“Dune” by Frank Herbert. I wish I’d read this years ago. Convincing world-building without a bunch of tedious description; insightful ideas in religion, politics, family structures, war; diverse, realistic, interesting characters; clever bits and details throughout; gripping plot.
“13 Hours: The Inside Account of What Really Happened in Benghazi” by Mitchell Zuckoff. Highly researched, detailed, very readable. This book gave the facts of what happened, presenting the event with clarity, while still letting the reader see the humanity of the people who were involved.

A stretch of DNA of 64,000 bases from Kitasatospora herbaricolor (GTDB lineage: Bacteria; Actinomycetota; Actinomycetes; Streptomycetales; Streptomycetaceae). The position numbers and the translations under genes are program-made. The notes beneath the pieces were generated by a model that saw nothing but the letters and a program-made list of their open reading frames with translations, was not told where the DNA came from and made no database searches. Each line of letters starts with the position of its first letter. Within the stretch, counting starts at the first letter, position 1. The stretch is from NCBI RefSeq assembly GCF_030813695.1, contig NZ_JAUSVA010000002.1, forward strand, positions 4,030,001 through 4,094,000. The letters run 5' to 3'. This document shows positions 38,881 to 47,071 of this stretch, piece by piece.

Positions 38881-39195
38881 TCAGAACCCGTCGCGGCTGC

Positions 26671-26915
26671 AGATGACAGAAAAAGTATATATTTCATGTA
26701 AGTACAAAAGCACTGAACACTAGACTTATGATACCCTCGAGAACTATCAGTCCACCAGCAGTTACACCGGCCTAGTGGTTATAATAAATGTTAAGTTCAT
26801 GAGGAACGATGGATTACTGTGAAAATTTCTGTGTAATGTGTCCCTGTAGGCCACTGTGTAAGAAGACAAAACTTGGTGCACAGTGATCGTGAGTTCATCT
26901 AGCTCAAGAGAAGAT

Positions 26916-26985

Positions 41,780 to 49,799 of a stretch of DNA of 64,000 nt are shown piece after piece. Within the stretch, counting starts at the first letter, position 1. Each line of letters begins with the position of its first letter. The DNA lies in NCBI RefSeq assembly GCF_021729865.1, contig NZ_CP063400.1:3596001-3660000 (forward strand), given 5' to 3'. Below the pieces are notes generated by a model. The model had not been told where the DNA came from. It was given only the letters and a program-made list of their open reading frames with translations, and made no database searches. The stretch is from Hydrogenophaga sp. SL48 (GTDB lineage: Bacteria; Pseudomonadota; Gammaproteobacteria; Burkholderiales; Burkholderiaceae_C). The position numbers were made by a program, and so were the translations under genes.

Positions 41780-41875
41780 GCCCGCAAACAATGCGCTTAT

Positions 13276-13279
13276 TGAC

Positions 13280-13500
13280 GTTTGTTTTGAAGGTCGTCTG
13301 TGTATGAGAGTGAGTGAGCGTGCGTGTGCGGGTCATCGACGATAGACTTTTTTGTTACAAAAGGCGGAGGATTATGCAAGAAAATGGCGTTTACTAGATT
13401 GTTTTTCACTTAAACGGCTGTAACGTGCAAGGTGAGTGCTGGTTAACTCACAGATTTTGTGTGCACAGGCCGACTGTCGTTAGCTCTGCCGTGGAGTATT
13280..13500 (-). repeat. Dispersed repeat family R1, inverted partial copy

“The Three Body Problem” by Cixin Liu. This was not what I expected– I thought it’d be an adventure story based on some high-level, technical, astronomical science. Instead, large portions felt like the dialogues of Plato, the last half felt like a mystery novel, and the first half was either a heavily fictionalized version of actual history or a shocking reveal (my public school was in Montgomery County, Maryland, and I’ve since learned that much of what my honors history teachers taught was skewed in bizarre ways– as if the worst members of the two major political parties wrote alternate sentences in the text). I know it’s a common, even necessary, device to put an uneducated character in the book so that the intelligent people can explain the science to that person– it’s a way of educating your reader. But it happened often, and the explanations were pretty long, and I would think that most readers coming to this story are already thoroughly acquainted with the science topics covered. The characters were really well-developed and extremely varied. The descriptions of the Trisolarian world were intriguing, vivid, and engaging, and held some delightful (my sense of amusement can sometimes be a little dark) and surprising insights. The philosophy felt like putting on a jacket that was tailor-made for someone not exactly your shape.